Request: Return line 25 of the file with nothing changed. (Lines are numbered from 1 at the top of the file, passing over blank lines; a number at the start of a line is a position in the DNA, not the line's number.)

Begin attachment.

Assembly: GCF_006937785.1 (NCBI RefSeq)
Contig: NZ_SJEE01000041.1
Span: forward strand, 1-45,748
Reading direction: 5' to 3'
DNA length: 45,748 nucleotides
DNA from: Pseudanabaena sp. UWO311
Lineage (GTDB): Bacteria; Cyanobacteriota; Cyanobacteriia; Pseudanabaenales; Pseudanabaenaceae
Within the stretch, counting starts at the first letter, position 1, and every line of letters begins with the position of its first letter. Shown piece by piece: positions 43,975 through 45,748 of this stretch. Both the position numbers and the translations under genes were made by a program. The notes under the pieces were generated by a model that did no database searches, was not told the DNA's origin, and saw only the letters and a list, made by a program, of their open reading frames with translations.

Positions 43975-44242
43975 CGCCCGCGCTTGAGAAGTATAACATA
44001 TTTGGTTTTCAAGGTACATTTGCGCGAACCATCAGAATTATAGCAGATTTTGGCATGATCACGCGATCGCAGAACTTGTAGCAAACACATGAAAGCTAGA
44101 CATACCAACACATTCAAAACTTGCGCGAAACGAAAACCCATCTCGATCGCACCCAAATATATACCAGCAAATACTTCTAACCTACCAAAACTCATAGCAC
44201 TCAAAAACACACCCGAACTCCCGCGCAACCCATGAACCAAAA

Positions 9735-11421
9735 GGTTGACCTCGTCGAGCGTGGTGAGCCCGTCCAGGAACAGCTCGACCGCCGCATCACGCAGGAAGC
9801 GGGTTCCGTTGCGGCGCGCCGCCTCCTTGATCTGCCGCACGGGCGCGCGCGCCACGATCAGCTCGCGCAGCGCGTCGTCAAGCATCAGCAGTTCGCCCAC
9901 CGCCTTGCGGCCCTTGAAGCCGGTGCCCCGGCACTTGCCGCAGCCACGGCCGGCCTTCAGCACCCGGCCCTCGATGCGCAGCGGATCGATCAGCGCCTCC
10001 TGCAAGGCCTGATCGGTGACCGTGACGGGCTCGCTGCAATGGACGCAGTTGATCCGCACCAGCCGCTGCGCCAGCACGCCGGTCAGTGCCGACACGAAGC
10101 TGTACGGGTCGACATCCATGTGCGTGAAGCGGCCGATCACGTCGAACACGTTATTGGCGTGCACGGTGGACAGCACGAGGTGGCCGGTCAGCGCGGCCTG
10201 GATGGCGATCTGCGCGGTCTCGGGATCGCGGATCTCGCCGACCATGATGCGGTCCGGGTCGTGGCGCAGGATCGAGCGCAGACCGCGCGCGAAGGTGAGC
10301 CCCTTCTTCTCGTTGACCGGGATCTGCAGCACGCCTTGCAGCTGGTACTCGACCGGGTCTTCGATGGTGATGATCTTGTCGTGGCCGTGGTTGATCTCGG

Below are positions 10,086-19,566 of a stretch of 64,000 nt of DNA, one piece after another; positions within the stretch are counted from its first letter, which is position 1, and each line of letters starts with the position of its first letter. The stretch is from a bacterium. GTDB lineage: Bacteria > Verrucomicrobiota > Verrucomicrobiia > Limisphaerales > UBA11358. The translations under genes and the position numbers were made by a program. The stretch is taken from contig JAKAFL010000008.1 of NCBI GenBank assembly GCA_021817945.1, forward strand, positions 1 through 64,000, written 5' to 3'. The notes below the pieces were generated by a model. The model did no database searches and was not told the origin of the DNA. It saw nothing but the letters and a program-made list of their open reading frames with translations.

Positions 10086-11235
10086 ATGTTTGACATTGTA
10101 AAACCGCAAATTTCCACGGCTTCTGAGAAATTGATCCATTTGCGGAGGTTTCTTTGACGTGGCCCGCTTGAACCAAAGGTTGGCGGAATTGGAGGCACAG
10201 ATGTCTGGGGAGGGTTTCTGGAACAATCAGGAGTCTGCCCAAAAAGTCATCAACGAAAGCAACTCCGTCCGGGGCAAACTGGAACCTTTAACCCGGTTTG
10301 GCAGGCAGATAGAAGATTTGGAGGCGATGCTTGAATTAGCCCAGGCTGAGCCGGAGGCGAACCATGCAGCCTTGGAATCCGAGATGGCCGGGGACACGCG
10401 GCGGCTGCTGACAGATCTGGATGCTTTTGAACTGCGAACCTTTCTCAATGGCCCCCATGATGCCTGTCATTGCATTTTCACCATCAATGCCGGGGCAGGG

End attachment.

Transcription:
10101 AAACCGCAAATTTCCACGGCTTCTGAGAAATTGATCCATTTGCGGAGGTTTCTTTGACGTGGCCCGCTTGAACCAAAGGTTGGCGGAATTGGAGGCACAG